| Friday, 14 October 2011 00:00|
Dr. Stanley AronsonOur lives are nurtured by parables and proverbs that give us direction and moral counsel. One such myth is the tale, “For want of a horseshoe, a battle was lost …” And because of that lost battle, a mighty kingdom fell. Thus we learn that little events, inconsequential in themselves, may lead ultimately to major catastrophes.
Historians who seek our cultural heritage in reality rather than in mythology claim that the defeat and assassination of King Richard III on Aug. 22, 1485 at the Battle of Bosworth Field, formed the basis of the saying (“A horse, a horse, my kingdom for a horse”). But the saying had actually been recorded long before, in Norman France; and centuries later, Benjamin Franklin included “For want of a nail…” in his “Poor Richard’s Almanack.”
The subtext of all of the many iterations of the story is this: Pay attention to small details and trivial incidents, for they may be precursors to terrible, even cataclysmic, happenings.
But does the converse sometimes happen? Can an incident so inconsequential that it doesn’t appear, even as a footnote, in history texts be instrumental in causing a major event of great and enduring benefit to mankind?
| Friday, 30 September 2011 00:00|
Dr. Stanley AronsonIn the first act of the 1964 musical, “Fiddler on the Roof,” the following dialogue takes place. One of the characters asks the rabbi: “Is there a proper blessing for the tsar?”
And the rabbi responds: “A blessing for the tsar? Of course! May God bless and keep the tsar – far away from us.”
Embedded within this bit of poignant humor was the deep-seated hope of European Jews, in earlier centuries, that somehow the great leader of their nation – be he a tsar, an emperor or a great prince – would be a benevolent ruler, a protector of the Jews despite being surrounded by an obdurate group of bigoted advisors. It was not unusual then, during the stressful years of the late medieval era, to witness Jewish prayers for the ruler emanating from the overpopulated ghettos – petitions from an oppressed population dependent upon the ruler’s fluctuating favor. And it was also true that many rulers of German principalities employed an occasional Jew as their financial advisor, scholar or physician – thus giving marginal credence to the myth of princely benevolence.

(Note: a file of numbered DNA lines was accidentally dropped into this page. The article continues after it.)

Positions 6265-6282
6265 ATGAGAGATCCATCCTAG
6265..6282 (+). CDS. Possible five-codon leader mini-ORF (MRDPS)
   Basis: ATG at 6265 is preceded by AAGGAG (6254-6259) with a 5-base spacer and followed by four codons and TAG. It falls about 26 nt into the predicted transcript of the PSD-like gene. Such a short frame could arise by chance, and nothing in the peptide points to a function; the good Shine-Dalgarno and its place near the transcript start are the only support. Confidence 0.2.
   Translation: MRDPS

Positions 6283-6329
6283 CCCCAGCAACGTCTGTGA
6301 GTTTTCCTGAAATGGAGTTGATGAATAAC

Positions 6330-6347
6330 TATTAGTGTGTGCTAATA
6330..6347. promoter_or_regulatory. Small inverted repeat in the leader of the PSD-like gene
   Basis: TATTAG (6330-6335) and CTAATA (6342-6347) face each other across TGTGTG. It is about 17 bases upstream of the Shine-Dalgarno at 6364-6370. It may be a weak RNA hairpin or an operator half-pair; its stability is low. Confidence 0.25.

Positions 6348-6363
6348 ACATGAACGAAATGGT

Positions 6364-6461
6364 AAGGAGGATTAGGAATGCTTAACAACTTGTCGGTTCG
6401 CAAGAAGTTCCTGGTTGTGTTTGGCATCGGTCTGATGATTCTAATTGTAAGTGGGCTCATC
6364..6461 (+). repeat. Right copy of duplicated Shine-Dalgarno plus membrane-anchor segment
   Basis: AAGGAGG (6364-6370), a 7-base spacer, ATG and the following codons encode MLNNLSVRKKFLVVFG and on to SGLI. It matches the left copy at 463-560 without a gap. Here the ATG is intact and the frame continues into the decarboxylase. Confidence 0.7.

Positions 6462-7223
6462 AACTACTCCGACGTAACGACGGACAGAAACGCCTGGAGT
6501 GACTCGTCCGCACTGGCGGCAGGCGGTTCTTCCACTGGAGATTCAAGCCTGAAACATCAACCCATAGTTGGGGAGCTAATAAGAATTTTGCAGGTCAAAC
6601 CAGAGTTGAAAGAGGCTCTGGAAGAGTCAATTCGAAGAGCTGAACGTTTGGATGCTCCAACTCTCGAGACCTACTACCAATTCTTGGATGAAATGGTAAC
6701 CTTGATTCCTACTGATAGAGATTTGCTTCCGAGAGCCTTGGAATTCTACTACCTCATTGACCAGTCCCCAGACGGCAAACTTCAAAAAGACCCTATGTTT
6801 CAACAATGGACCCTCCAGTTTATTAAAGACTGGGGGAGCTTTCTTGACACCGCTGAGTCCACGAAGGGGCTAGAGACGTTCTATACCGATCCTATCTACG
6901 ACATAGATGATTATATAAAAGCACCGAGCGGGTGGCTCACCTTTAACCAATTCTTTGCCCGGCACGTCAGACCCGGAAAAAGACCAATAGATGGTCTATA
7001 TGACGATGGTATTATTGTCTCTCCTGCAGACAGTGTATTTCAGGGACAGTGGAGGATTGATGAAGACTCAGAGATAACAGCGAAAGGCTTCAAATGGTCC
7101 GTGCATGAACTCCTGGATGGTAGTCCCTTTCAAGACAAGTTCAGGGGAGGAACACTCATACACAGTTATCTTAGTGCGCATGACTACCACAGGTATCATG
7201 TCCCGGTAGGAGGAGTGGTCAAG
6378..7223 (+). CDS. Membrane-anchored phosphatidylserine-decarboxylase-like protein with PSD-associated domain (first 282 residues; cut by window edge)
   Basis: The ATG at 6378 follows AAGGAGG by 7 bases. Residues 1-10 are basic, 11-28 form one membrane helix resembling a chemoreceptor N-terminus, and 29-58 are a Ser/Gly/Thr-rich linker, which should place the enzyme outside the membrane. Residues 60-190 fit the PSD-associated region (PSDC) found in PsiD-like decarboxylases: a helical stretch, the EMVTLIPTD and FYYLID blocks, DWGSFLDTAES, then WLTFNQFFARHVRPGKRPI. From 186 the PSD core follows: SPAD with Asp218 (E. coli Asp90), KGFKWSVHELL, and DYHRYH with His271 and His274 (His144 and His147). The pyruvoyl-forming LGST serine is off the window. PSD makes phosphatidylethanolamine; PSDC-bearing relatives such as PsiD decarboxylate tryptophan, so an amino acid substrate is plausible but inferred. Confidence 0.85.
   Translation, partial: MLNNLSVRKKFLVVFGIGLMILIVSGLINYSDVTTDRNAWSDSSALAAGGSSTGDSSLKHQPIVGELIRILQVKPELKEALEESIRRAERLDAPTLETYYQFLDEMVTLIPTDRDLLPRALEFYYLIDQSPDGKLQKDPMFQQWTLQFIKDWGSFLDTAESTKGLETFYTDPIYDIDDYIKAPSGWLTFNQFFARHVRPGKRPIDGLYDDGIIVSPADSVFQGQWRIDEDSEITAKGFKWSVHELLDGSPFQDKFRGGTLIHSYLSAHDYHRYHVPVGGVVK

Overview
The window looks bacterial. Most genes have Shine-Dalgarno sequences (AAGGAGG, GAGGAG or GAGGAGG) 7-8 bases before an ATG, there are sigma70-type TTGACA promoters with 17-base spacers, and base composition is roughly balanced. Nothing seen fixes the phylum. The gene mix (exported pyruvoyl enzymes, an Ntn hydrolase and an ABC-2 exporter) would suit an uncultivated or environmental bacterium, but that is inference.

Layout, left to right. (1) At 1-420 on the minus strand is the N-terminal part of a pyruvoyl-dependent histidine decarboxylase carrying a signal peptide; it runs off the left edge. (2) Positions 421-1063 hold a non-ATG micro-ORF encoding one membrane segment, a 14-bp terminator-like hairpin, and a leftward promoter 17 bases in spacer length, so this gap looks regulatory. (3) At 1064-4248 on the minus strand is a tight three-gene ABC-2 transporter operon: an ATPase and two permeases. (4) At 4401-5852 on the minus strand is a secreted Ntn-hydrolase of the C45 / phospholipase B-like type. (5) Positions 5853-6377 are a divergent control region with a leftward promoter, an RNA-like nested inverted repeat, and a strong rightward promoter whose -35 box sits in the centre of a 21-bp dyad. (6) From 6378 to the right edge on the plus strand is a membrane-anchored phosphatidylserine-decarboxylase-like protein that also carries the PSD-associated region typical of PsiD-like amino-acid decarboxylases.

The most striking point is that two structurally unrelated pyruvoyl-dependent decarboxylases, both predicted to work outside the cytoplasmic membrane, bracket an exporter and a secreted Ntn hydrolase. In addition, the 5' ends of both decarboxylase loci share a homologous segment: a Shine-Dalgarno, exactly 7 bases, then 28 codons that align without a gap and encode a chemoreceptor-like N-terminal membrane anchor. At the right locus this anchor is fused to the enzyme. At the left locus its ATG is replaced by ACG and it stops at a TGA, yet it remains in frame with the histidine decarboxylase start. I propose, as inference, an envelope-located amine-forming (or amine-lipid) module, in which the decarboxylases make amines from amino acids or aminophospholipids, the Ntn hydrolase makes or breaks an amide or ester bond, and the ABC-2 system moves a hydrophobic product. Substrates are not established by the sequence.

| Tuesday, 20 September 2011 03:25|
Dr. Stanley AronsonBy nature, children are inquisitive souls. Unless their curiosity is either demeaned or suppressed, they will inevitably ask seminal questions that rival those posed by seasoned philosophers.
A four-year-old boy, pondering the origins and purposes of the many members of his multi-generational family, asks: “Why do we have grandparents?”
It is an innocent inquiry, meant to be neither insolent nor disparaging, but one expressing curiosity about the intended purpose, the mission in life, of each member of his extended family. To a middle-class four-year-old, the inter-generational complexities of the world have yet to unfold; and the real people who touch his life are few in number, while their authority within the family hierarchy is unambiguous: two parents (who provide the substantive elements of life), perhaps a sibling or two (for both love and competition), a nursery school teacher, a handful of neighboring youngsters, a nebulous scattering of close relatives and a few neighbors.
This young child might realize that everyone around him or her has a job to go to or work to fulfill. He or she might think, “ But my grandparents come and go at odd times, and they don’t seem to have jobs. Grandma knits and Grandpa plays pinochle; they go to Florida when it snows; and I see them when my parents want to go to a movie and they come to babysit. They are nice people who give me birthday presents and pinch my cheeks when they visit. They say that they are too old when I ask them to play ball with me. Why do I have grandparents?”
| Friday, 02 September 2011 15:47|
Dr. Stanley AronsonGermany’s professional pessimist, Arthur Schopenhauer (1788-1860), once declared: “The first 40 years of life give us the text; the next 30 supply the commentary on it.” This suggests two conclusions: First, that anything substantive, anything imbued with youth and vitality, must be undertaken in the first four decades of life with the subsequent years supplying little more than marginal discourse. And second, that the human lifespan is essentially confined to 70 years.
In 1932, the Michigan-born journalist, Walter Pitkin (1878-1953), wrote a seminal text entitled “Life Begins at Forty.” In it, he denied the thought that life essentially ends by age 40. “Today it is half a truth. Tomorrow it will be an axiom.” And by 1937 his book title became a hit song rendered by the great Sophie Tucker. Incidentally, Pitkin, who also wrote “A Short History of Human Stupidity,” lived well beyond 40, as he died in his 75th year.
Absent wars, famine and pestilence, humanity has lived, on average, a progressively increasing span of years. Studies of Paleolithic human remains suggest an average lifespan of about 20 years. In medieval Britain, historians estimate an average longevity of 30 years. By the 19th century, the British were living to about age 36; and in the early decades of the 20th century, to about 50 years. Thus, there was ample reason for Pitkin’s optimism. Life immediately beyond 40 need not therefore be a vision of impending oblivion.